Ty Segall & White Fence
Label: Drag City
Release Date: April 24th, 2012
When music historians look back on this current 60s lo-fi psychedelic revival, Ty Segall’s Melted and White Fence’s Is Growing Faith will be mentioned as important releases that defined the sound. You can imagine then the excitement behind the announcement that in 2012 White Fence would release a double album, Segall two records, and an eight-track collaboration between Segall and White Fence, Hair, on Drag City. White Fence’s double offering Family Perfume Parts 1 & 2 was the first record sent to us for a full listen and it was an utter disappointment. Overblown, repetitive, unfocused…simply put, it was a twenty-nine track mess that had me re-thinking the potential success of a Segall/White Fence collaboration.
Then came the first listen of Hair and everything was in its right place once again. Scratch that, Hair exceeds my wildest thoughts about this dream team psych match. Unlike Family Perfume Parts 1 & 2, Hair is a twenty-nine minute education on the possibilities of the throw back psych genre and a guided tour of its future. Hair is aggressive, fun, thoughtful, artistic, and most importantly playful. Segall and White Fence are professors of this specific sound and listening to Hair is like being a fly on the wall as the two compare notes.
One of Hair’s greatest strengths is the meticulous way the tracks are put together. The album begins with “Time” which features small, playful cymbal taps that explode into the genre’s famously loud, heavily distorted guitars, only to then return to the tapping and shift into a slow groove, complete with a bending, whiny guitar straight out of the 70s. Segall and White Fence know exactly what the listener expects from them – this opening is their way of informing us that they aren’t afraid to tamper with the sound and keep us on our toes. By the time the slow groove melts back into the loud psych guitars at the three-twenty mark, it’s clear that Hair is music marked by ambition. Think of the words that come to mind when you think of these two acts – words like garage, psych, loud, distorted… Segall and White Fence know these labels well, and proudly adhere to them for moments, but Hair is a demonstration of being able to reach even further, and ultimately, this near-manic cutting of sounds is what moves their genre forward.
The best example of how Hair is remaking the current lo-fi psych sound can be found on the track “Crybaby,” a song that came and went straight through my ears on the first listen. “Crybaby” is a psychedelic rockabilly song that plays on every standard of the 50s genre. Start with a spoken/vocal moment before the song kicks in – check. Have a groove that’s locked in and repetitive from the start – check. The groove, while not changing, moves in a circular motion like the wheels on a train – check. Toward the end of the song, a guitar or piano takes a solo and interrupts the groove – check. It’s short and to the point – check. It has a standard name – check. It’s all there. This isn’t to say that Segall and White Fence should be applauded simply for mimicking a rockabilly song. The true feat is the fact that without analyzing it as such, it could easily be another distorted sound from their back catalogue. I missed it on the first play because it works so well with the rest of the album. Somehow, they paid homage to a sound that doesn’t fit in their spectrum, and still made it completely their own.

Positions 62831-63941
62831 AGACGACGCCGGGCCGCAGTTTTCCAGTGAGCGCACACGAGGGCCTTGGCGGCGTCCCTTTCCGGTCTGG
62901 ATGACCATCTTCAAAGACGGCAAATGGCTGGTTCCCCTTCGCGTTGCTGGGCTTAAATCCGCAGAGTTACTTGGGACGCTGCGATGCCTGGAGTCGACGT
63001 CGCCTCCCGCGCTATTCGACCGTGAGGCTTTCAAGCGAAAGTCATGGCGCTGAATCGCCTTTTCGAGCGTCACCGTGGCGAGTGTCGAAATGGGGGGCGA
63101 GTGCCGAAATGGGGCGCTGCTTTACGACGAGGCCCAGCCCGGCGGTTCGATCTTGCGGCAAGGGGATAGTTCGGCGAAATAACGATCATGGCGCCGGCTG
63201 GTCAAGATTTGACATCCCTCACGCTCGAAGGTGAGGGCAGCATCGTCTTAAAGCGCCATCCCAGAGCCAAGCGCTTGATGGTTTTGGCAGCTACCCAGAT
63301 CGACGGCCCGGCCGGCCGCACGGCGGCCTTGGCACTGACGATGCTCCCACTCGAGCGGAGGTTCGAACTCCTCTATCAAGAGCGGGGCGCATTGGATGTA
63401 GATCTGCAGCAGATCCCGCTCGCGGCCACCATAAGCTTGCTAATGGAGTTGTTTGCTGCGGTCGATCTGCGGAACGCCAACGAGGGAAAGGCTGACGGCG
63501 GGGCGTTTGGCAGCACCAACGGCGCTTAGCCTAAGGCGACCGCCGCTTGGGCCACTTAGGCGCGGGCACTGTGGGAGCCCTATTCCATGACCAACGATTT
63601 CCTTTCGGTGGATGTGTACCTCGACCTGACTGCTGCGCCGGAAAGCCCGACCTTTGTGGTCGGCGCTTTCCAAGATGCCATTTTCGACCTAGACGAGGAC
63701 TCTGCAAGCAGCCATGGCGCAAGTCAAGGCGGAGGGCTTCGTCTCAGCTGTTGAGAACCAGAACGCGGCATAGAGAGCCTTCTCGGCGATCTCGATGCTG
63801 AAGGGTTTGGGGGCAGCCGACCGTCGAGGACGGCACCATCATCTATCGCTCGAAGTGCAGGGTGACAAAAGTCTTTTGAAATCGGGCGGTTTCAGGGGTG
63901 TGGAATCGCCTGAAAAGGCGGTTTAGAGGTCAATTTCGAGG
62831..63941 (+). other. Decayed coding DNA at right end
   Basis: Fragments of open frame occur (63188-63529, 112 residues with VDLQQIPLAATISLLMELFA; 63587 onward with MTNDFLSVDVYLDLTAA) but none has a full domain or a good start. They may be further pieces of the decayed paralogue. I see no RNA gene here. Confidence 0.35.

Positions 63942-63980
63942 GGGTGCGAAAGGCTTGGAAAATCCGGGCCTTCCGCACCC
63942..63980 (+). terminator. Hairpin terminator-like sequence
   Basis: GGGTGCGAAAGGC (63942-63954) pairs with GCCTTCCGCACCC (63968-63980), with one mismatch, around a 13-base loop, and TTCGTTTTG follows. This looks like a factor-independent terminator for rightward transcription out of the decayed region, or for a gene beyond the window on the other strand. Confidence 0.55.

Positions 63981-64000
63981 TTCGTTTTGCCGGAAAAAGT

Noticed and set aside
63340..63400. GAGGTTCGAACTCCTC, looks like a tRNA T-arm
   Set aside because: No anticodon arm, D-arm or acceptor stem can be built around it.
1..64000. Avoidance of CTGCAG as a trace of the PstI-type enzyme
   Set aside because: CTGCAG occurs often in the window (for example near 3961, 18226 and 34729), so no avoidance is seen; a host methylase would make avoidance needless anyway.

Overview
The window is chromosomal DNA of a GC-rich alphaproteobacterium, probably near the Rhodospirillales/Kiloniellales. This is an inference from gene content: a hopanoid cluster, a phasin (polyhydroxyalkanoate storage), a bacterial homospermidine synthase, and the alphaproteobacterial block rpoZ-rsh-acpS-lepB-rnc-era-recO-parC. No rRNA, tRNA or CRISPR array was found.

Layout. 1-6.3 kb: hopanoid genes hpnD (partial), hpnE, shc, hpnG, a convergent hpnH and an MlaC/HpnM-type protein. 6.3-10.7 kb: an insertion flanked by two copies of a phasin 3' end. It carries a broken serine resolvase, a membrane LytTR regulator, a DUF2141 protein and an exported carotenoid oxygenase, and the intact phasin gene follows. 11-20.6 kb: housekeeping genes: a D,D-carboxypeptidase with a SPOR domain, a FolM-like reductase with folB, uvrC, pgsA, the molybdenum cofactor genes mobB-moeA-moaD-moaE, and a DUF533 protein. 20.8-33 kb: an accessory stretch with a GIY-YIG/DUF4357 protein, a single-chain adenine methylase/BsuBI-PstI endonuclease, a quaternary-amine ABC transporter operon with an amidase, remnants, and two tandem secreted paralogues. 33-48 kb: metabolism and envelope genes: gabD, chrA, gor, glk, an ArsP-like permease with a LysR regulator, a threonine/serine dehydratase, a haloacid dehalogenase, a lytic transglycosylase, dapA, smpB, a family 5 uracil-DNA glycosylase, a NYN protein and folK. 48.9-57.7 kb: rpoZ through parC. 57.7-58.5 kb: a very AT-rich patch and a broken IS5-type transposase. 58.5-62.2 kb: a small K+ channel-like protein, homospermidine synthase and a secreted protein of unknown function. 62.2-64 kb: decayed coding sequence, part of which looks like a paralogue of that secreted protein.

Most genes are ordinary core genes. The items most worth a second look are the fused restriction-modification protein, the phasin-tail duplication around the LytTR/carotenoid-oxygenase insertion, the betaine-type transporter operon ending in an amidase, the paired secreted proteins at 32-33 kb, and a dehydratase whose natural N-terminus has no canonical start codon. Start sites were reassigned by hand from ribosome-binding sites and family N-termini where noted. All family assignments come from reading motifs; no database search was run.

The fact that Hair is brief will have many overlooking how much is at work. Segall and White Fence aren’t working track-to-track, they’re working moment-to-moment. Each title features two or three garage movements slammed into each other all at once. “Scissor People,” the record’s opus, exemplifies the genre by injecting a manic personality into the music: bouncy guitars, fuzzy guitars screaming high throughout, and an underlying groove that locks in and lets you know they’re in full control of the madness. Most bands would be content with hitting the high point of sound in their genre, but not Segall and White Fence, who sever the track half way through with distortion bouncing around different channels until pieces of the puzzle click back into another groove entirely, one that eases the listener out of the track. “Scissor People” is the current highpoint for the 60s throwback psych movement, and one of the standout moments on a record that reinvents a genre.
Ty Segall and White Fence are just two names among a growing list of bands/artists looking to chime in with their own interpretations of the 60’s lo-fi psych sound. The genre has a huge fan base and needs a record like Hair to shake the familiarity and boundaries of the sound. In doing so, Segall and White Fence have changed the conversation from how much nostalgia should be borrowed to how far the reinterpreted sound can be pushed to create high art like Hair.